to wave fronts and false diffusion - There is a large body of literature on techniques

which aim to minimise these problems - A good starting point is Fletcher

Oscillatory behaviour at wave fronts

- Fletcher, 1, p314

Numerical or False Diffusion

- It creates most problems in flow simulations

where real diffusion is small. Why? Fletcher 1 p

285

Fluents Finite Volume approach

- Fluent uses the finite volume approach to

discretization - The transport equations (PDEs) are then

integrated over each finite volume as defined by

the grid and an average value of ?v is assumed

over the volume. (Equivalent to a well mixed

assumption)

Discretization

- However since the boundary of each finite volume

consists of a finite set of flat faces of known

area, the discretized equations become - To solve these equationswe need the values of ?f

at each face

Calculation of ?f by Upwinding

- Upwinding calculates the value of ?f based on ?v

in cells upstream of the face f - 1st order upwinding proposes that ?f is equal to

the value of ?v in the cell that adjoins f

upstream - 2nd order upwinding calculates ?f based on a

Taylor series expansion of the upstream cell

centered-solution about the cell centroid

Calculation of ?f by Upwinding

- And
- 1st order upwinding in 1d is equivalent to the 2

point finite difference equation using values

upstream of the grid point j

Power law and Quick

- Power Law scheme uses an analytical solution to

the steady 1d convection diffusion equation - See

Ch 17 Fluent documentation - Quick Scheme uses a weighted average of second

order upwinding and central differencing - The higher order schemes are more accurate but

this can be at the expense of numerical stability

Which is best?

- 1st order upwinding works best in problems which

are dominated by real diffusion and will be

accurate where the real diffusion exceeds the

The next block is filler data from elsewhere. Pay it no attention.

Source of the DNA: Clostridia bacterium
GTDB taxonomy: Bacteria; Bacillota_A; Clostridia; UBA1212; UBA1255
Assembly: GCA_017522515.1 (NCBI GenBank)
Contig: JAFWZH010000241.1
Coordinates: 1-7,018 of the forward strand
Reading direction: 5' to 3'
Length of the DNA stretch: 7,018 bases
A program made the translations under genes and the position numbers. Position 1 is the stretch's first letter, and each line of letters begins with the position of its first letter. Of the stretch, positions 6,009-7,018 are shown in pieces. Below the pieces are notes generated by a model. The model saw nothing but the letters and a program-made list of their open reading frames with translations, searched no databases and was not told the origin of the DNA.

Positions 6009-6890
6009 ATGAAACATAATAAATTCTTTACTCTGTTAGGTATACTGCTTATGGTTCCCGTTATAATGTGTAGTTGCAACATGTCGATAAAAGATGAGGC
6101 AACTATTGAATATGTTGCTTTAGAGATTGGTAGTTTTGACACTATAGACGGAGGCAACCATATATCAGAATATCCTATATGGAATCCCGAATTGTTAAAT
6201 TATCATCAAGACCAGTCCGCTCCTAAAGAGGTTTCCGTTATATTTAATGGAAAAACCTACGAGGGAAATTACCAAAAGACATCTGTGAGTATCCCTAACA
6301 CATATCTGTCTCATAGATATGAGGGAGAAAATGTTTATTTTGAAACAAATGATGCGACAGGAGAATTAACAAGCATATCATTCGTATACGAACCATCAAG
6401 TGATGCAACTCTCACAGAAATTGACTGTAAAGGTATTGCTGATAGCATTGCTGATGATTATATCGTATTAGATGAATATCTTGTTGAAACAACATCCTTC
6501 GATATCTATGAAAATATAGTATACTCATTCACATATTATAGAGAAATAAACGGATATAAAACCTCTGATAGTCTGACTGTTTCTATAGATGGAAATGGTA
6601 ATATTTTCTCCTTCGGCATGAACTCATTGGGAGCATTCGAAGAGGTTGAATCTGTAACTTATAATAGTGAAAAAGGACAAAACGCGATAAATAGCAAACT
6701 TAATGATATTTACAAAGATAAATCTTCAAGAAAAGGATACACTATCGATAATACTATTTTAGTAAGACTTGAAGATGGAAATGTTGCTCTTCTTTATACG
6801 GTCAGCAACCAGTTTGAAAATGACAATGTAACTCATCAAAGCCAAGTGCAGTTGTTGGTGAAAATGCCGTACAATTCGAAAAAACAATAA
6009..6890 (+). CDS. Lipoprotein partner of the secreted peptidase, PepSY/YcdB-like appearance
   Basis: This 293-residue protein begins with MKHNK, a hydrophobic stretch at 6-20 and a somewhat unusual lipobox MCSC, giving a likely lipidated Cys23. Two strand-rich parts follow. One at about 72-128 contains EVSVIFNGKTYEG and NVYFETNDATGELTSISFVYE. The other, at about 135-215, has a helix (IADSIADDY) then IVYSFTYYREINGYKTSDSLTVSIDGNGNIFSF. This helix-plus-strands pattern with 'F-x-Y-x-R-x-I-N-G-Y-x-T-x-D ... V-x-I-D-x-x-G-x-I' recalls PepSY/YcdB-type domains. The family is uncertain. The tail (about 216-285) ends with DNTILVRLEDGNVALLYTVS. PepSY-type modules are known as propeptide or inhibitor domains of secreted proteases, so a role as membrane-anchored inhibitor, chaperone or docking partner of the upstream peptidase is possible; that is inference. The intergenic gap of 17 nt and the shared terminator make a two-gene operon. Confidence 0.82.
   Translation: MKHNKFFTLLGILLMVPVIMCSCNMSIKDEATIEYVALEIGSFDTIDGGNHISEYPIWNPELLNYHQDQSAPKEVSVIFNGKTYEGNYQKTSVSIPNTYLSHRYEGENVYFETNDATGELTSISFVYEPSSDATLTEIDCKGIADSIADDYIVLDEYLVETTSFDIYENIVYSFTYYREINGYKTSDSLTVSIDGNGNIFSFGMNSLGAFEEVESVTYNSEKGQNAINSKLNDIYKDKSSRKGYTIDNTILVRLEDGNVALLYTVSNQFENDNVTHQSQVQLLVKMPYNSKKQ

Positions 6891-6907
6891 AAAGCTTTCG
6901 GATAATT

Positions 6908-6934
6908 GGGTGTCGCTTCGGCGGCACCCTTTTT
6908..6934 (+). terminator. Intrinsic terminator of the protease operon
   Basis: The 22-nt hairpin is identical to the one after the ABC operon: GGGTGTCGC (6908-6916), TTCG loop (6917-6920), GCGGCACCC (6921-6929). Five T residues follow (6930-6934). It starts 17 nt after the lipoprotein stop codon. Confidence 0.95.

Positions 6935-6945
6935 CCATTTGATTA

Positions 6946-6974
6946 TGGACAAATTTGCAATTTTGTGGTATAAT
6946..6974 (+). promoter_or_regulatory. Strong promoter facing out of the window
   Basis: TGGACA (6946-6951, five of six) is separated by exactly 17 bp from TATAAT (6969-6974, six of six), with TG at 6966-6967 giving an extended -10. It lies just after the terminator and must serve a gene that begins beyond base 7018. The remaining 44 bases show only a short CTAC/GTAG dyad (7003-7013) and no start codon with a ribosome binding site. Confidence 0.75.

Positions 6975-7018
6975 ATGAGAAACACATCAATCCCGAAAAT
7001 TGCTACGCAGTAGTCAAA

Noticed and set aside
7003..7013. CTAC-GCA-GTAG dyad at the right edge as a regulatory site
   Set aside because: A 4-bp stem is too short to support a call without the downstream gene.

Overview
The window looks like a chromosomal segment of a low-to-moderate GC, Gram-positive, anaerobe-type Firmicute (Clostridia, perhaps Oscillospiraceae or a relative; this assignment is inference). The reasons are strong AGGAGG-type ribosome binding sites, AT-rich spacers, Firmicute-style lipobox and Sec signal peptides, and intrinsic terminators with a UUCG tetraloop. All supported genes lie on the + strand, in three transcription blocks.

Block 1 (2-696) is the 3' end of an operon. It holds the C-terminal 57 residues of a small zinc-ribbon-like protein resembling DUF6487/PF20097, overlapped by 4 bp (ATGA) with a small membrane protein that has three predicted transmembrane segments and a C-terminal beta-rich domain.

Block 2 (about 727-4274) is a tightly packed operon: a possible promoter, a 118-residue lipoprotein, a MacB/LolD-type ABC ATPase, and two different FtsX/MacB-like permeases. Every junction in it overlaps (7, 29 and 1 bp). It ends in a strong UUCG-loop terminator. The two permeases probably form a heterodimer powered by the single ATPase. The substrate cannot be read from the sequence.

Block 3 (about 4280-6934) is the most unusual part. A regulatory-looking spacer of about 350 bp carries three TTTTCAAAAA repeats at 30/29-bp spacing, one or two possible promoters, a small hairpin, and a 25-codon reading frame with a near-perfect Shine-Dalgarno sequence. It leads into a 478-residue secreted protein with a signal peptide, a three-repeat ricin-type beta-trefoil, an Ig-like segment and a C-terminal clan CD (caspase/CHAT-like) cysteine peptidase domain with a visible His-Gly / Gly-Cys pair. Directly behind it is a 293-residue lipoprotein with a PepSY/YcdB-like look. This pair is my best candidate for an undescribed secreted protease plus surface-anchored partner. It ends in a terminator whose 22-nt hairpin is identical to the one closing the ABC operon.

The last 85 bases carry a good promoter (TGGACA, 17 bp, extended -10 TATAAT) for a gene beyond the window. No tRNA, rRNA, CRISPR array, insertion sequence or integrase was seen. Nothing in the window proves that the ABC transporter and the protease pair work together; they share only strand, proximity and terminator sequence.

numerical diffusion. Also useful as a starting

point in solution - Most CFD problems are dominated by advection

(flow) and hence higher order schemes are

probably going to be the most accurate. So you

will probably use at least 2nd order upwinding. - Many problems will converge well with the higher

order schemes anyway - However this is also very dependent on grid

quality. The higher order schemes will give the

most improvement in accuracy on poorer quality

grids.

For Example Laminar falling film

- Laminar flow of a falling film of water on flat

plate - Consider a case where the plate is nearly

horizontal, the film depth is very small (say

10mm) and the plate is very long (say 4m) and the

plate is very wide. - The plate is wide enough that we treat the flow

as a 2d problem in length z and water depth x - Since the plate is very long, a point in z will

be reached where the flow will be fully developed

and we can reasonably assume this will be near

the exit

Laminar Falling Film

Laminar falling film

- In the fully developed region any spatial

derivatives along the plate (in z) are zero - With this simplification we can derive an

analytical solution for the velocity profile from

the momentum equation, provided that we know the

film thickness and the angle of inclination (See

BSL pp38 -39)

Laminar Falling Film

- This velocity profile has been verified

experimentally - Note that this is a laminar boundary layer

problem! - Here are Fluents predictions of the z velocity

profile vs height x from the plate near the film

surface for a 10mm thick film along a 4m long

plate that is nearly horizontal at a point which

is near the exit from the flow

Fluent Prediction using a tri-paved grid

Fluent prediction with mapped hex grid

Laminar Falling Film - Conclusions

- For a mapped hex mesh all discretisation

techniques give much the same answer for the

velocity profile - For a triangular paved mesh the higher order